Thursday, December 20, 2007

When Losing Genes Can Be A Good Thing

Apparently, the loss of certain genes can move evolution in different directions:

One previously unknown loss, the gene for acyltransferase-3 (ACYL3), particularly caught [the researchers'] attention. "This is an ancient protein that exists throughout the whole tree of life," said Zhu. Multiple copies of the ACYL3 gene are encoded in the fly and worm genomes. "In the mammalian clade there is only one copy left, and somewhere along primate evolution, that copy was lost."

"In our analysis, we found that this gene contains a nonsense mutation in human and chimp, and it appears to still look functional in rhesus," said Sanborn. Further, they found that the mutation is not present in the orangutan, so the gene is probably still functional in that species.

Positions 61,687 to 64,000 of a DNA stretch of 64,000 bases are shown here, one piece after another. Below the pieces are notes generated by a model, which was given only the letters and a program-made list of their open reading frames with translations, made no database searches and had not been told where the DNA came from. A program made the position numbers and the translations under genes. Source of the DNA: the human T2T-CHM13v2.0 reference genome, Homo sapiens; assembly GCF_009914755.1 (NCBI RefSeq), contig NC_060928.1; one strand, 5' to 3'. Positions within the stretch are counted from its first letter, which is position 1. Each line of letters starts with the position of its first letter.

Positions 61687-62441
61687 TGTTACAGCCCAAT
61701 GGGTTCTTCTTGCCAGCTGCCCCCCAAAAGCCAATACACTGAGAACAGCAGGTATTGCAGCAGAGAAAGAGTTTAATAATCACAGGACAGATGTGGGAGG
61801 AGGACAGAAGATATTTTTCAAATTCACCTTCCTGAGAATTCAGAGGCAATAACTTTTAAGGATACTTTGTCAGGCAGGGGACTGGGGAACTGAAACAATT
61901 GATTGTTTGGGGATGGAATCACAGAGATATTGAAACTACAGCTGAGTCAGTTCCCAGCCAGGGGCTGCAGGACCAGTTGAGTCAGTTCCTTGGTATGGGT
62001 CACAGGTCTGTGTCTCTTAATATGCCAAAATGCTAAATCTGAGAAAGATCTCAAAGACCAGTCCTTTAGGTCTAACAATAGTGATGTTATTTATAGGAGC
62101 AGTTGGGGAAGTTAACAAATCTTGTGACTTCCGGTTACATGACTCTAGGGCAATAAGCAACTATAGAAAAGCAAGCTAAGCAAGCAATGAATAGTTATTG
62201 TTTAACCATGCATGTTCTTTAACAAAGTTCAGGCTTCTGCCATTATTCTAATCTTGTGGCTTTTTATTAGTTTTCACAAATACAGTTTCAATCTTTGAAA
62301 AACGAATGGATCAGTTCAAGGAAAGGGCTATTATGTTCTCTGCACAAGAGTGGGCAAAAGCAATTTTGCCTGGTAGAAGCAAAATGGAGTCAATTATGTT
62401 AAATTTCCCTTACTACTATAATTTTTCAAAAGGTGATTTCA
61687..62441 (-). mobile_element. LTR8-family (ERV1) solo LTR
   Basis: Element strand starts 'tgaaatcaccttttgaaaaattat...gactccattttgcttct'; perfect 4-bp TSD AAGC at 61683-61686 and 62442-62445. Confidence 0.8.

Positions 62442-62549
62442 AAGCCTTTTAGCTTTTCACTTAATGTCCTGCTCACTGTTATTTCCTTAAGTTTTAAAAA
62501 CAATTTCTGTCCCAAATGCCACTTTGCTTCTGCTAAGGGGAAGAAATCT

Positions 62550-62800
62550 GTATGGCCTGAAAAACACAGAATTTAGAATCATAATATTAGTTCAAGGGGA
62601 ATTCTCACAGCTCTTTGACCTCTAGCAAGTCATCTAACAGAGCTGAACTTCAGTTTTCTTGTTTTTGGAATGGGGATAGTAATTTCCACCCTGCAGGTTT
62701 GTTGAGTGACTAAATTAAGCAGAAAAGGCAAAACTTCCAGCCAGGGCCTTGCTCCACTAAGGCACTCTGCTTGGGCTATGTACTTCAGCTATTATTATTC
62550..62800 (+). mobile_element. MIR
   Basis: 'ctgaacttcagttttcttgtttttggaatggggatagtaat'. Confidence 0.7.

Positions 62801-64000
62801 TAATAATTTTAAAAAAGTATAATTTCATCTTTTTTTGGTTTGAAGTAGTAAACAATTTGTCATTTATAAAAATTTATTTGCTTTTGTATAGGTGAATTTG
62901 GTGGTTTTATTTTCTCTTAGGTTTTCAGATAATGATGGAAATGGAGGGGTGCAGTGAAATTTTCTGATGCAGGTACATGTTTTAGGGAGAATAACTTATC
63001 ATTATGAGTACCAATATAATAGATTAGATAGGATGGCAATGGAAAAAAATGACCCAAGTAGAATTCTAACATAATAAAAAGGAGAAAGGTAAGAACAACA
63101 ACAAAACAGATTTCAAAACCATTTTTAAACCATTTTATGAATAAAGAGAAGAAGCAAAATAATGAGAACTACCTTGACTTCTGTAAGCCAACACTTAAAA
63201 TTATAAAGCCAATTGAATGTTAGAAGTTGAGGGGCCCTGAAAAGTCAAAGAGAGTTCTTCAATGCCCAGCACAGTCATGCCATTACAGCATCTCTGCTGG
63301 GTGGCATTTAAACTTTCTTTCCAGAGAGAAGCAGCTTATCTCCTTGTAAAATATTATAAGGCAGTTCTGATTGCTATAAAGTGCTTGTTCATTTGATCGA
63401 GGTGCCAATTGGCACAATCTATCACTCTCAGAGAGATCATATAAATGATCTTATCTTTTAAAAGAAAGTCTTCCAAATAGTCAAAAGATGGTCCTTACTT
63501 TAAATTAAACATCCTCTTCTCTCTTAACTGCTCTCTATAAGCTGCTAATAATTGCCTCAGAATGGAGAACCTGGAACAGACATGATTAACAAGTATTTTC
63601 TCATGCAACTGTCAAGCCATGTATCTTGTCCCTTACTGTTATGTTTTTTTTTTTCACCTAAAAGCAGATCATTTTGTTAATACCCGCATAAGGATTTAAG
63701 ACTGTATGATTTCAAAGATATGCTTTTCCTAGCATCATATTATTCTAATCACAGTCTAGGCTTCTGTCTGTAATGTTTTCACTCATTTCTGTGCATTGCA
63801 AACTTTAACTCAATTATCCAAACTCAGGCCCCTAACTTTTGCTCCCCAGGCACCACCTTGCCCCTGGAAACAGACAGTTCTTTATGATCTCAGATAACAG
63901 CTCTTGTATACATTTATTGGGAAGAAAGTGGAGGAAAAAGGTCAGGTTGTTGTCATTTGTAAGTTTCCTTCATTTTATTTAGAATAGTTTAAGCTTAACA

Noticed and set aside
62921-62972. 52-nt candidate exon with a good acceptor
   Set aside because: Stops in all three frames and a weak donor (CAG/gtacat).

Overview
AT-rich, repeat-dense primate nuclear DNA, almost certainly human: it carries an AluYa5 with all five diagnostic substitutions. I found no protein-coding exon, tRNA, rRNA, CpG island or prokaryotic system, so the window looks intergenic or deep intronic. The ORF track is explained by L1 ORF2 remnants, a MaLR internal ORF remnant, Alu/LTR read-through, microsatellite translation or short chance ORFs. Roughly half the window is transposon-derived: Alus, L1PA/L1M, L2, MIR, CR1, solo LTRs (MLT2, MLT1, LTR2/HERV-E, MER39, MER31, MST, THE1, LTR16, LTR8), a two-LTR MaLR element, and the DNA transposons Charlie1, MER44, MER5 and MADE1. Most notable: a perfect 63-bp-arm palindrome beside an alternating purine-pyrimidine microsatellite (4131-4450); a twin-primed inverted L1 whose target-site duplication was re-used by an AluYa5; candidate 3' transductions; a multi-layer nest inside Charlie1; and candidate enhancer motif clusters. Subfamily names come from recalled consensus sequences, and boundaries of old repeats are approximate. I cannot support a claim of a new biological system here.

"On the evolutionary tree leading to human, on the branch between chimp and orangutan sits gorilla," explained Sanborn. Knowing if the gene was still active in gorilla would narrow down the timing of the loss.

The inability to manufacture Vitamin C in higher primates certainly must have led to a change in diet that continued on with early hominid evolution. Fruitful research. Hat tip to the ASA.

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